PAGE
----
Scientists at the University of Bath have been awarded a £4million grant to develop a commercial alternative to palm oil.
Palm oil is used in a wide range of food and cosmetics, but it's been blamed for the loss of tropical rain forest.
Academics are looking at ways to produce oil from yeast, derived from home-grown ingredients like straw and seaweed.
Dr Chris Chuck from the University of Bath is lead researcher and says this is "an exciting opportunity".
The Bath research team, which includes experts from the University’s Departments of Chemical Engineering, Mechanical Engineering and Biology & Biochemistry, has teamed up with the Green Chemistry Centre of Excellence at the University of York.
The head of Bath University’s Department of Chemical Engineering Dr Tim Mays says the work carried out by the team will have a "significant positive impact" in sustainable energy.
What is Palm Oil?
- Palm oil is an edible vegetable oil, high in saturated fats, derived from the fruit of oil palms, mostly the species Elaeis guineensis. Approximately 60m tonnes of palm oil are produced each year globally with over 40m tonnes exported to more than 70 countries worldwide.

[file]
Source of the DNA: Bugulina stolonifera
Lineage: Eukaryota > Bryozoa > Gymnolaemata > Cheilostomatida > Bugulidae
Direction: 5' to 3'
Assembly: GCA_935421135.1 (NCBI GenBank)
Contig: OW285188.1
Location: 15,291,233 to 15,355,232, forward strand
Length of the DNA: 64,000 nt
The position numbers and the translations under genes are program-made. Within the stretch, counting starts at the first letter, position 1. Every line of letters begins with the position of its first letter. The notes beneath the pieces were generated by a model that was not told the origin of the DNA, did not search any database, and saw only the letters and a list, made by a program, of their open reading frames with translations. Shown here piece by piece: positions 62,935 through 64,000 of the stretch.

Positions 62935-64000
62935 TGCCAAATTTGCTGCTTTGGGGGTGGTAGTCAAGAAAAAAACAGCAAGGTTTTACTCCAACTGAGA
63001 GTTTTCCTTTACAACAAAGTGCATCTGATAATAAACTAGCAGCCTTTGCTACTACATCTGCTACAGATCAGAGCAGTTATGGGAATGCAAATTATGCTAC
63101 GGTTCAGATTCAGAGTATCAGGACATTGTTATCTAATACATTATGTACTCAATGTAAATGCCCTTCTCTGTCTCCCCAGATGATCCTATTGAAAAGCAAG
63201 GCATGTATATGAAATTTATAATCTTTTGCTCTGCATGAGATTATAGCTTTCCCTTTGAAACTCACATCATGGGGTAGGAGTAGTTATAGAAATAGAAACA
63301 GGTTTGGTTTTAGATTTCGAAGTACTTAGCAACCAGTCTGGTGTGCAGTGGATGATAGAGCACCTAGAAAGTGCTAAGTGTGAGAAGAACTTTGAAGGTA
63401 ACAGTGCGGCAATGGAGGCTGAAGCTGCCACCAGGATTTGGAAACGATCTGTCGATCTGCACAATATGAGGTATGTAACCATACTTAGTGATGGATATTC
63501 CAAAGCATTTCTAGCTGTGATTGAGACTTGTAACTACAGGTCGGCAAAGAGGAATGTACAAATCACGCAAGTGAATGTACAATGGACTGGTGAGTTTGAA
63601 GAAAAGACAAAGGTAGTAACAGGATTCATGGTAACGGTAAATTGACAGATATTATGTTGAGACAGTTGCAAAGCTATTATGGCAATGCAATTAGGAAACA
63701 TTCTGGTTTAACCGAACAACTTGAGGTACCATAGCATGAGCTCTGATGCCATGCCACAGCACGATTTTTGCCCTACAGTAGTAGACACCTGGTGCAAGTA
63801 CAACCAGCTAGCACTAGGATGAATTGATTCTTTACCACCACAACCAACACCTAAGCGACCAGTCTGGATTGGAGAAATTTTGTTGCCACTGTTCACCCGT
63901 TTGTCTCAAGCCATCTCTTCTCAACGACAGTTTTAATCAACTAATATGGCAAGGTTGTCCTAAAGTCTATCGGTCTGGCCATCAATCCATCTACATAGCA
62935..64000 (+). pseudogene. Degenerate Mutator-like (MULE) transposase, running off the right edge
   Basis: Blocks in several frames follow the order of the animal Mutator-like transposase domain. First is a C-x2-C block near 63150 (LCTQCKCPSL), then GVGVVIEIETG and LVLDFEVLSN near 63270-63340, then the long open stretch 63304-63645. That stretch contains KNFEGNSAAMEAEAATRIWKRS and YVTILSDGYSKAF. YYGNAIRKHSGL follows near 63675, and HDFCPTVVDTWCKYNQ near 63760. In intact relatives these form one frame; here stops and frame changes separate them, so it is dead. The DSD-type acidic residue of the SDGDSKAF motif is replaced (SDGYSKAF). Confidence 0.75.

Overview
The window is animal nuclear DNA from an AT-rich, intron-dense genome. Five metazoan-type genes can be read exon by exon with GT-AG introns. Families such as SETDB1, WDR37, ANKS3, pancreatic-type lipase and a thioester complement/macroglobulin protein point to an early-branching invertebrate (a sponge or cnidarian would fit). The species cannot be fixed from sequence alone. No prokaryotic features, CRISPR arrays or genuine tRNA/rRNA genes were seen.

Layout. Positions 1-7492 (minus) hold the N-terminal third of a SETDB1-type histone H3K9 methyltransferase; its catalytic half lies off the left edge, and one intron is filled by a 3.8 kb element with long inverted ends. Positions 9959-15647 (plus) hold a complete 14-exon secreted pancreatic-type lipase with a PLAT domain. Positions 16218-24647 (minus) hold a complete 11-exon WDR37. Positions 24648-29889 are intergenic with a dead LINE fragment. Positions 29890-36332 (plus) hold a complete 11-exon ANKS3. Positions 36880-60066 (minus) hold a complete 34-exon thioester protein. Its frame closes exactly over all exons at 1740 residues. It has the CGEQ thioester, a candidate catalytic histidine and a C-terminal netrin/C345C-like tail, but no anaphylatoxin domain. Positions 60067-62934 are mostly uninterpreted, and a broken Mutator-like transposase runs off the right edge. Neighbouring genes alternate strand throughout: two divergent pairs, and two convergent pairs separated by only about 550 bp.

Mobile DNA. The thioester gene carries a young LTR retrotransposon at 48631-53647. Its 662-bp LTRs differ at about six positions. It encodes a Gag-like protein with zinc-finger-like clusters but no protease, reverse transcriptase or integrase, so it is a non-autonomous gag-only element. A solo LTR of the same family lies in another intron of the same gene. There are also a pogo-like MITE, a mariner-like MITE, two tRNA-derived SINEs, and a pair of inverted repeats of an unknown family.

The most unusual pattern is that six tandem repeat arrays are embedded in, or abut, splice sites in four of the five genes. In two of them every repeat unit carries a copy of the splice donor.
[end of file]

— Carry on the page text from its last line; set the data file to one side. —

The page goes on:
What is it used for?
- Due to relatively low production costs linked to its high melting point and high levels of saturated fat, palm oil is an important source of biofuels, a common ingredient in food such as cakes, biscuits and instant noodles and in cosmetic products ranging from lipstick to shampoo.
Why do we need an alternative?
- The high demand for products containing palm oil has caused the rapid expansion of palm plantations in South East Asia. This has been linked to widespread and severe deforestation, water pollution, increased greenhouse gas emissions and heavy smog pollution across South East Asia.